Letters to the Editor

LETTER TO EDITOR: Let’s hear about the many benefits

To the editor:

We are writing in response to the article “One day pass at new pool could cost $8” written by Jeff VanDerford, on July 19.

A community recreation and aquatics center is an important addition to our community infrastructure. It is critical that the community have clear, accurate and up-to-date information on the progress and direction of the project. To that end, we’ve been quite concerned with the sensationalist and alarmist messages that recent articles about the proposed center have carried. We’d like to take this opportunity to clarify several points that were misrepresented in the latest article.

With regard to the daily use fee and overall costs, the architect specifically requested not to be quoted on the daily use fee numbers. He indicated that it is different at every facility, but examples of use fees at existing facilities were in the $4 to $6 range. The $8 fee was a number raised by one of the meeting attendees as the amount that the Sequim facility charges non-residents. He clearly said that we don’t have all of the information, and that daily-use fees will be dictated by a number of variables not yet worked out.

It is important to note that the purpose of the meeting was to assess the design concept, not the fee structure, since the cost estimates aren’t yet known. There are many options for a fee structure: seniors, children and family discounts, resident discounts, discounts for buying multiple-use punch cards and potential membership fees or even sliding scale fees.

The intention of the recreation center is to make healthy recreation and aquatic activities available to all of our community. There will be serious consideration as to how to make the daily use fees affordable.

With regards to the tepid response, a large portion of the meeting attendees were swimmers or parents of swimmers who have an interest in developing fitness and competition opportunities for swimmers. There are two competitive swim teams on South Whidbey; an adult masters program and a children’s swim team. Both teams are overflowing their facilities space and time allotment. There is a waiting list to join the children’s team, and though the masters program is also often full to capacity, it continues to grow in popularity. These folks desire year-round swimming, not just an extended summer season.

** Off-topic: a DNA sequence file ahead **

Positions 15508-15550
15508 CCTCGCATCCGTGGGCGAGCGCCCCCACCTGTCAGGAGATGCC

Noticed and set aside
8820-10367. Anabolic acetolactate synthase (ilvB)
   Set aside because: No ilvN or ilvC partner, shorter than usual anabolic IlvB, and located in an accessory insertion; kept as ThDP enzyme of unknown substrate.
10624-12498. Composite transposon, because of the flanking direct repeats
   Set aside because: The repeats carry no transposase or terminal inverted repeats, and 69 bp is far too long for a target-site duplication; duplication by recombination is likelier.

This should not be misunderstood as a tepid response toward a community recreation and aquatic center, it is only indicative that the design concept is not yet complete. Without question, we continue to fully support a community pool.

An aquatics facility is not just about kids frolicking in the water. An aquatics environment is a unique environment that is the only option available for some in which to exercise. It reduces the load on weight-bearing joints and muscles, making it an ideal environment for those with arthritis, injuries and other disabilities that make it impossible to exercise on land. Learning to swim should be a part of every child’s education; a graduation requirement for kids living on an island. It is not just a recreational skill; it is a life saving skill. Aquatics is not just about fun, it’s about health, and improving the health and wellness of the residents of South Whidbey — and that has cost saving implications to taxpayers, well beyond the scope of this letter.

Swimming is a lifetime activity and crosses the age spectrum of Whidbey Island residents. Let’s hear about the benefits of a community pool for a change.

Julie Buktenica, Jill Cramer, Carolyn Davidson, John de Wit, Jeff Jacobsen, Brian McCleary, Heather Racicot, Kathy Rogers and Kristan Wheeler

South Whidbe

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